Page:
Double Heart (The Courtship of Beatrice and Benedick)
Time Out says
Friendly warning! We're working hard to be accurate. But these are unusual times, so please check that events are still happening.
David Hansen’s 60-minute blank-verse prequel to Much Ado About Nothing imagines Beatrice and Benedick as sassy teenagers turned scared expecting parents after an intimate, Mumford & Sons–scored night together. The show’s best moments—Beatrice’s optimistic soliloquy about maternal cats, the young lovers’ sweetly careful waltz atop a bench, what may be the world’s first “Should we get an abortion?” scene in iambic pentameter—combine the painful naïveté of MTV’s 16 and Pregnant with beautiful turns of language and a touch of weirdness. But Hansen’s teaching tool of a script is heavy with tween-targeted bits—“I am but hurt,” cracks one jackanape after stabbing himself in the rear—and falls into several Shakespearean traps (unfunny fools, hard-to-pull-off swaths of narration). The production also bears the scars of months spent touring schools and nursing homes: With the exception of James Rankin's restrained Benedick, the cast oversells the comedy and underplays the drama. The play's poignancy and originality remain in a frustrating state of arrested development.—Silvija Ozols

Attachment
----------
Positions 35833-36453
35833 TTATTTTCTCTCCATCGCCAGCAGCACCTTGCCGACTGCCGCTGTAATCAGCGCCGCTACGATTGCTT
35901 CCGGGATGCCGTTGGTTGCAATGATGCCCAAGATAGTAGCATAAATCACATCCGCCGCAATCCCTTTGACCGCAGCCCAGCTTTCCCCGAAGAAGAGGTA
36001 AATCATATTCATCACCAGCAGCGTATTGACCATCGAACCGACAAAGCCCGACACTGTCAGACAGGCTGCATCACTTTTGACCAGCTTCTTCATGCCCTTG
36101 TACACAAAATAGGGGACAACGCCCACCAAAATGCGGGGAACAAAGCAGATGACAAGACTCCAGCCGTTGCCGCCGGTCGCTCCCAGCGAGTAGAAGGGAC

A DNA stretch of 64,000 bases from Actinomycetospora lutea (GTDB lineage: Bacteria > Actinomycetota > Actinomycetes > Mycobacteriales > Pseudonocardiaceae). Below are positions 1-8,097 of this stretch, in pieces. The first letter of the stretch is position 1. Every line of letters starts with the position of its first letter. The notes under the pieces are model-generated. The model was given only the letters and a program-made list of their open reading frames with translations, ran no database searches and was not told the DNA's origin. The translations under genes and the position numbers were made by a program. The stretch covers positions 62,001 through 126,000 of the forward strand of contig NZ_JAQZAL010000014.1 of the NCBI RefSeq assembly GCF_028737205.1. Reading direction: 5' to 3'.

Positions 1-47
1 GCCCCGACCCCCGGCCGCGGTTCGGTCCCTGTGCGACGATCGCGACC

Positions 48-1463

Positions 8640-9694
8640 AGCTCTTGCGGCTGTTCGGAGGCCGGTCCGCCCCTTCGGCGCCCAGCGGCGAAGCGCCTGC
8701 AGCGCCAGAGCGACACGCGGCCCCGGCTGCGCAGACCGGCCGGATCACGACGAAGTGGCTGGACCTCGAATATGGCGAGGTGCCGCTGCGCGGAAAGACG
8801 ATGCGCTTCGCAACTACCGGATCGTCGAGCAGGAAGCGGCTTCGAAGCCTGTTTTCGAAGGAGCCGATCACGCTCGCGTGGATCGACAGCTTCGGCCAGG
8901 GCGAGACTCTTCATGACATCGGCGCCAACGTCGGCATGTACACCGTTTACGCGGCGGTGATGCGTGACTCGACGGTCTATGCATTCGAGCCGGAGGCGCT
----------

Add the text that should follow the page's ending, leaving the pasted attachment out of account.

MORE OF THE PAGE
Click here for full TONY coverage of the 2013 New York International Fringe Festival.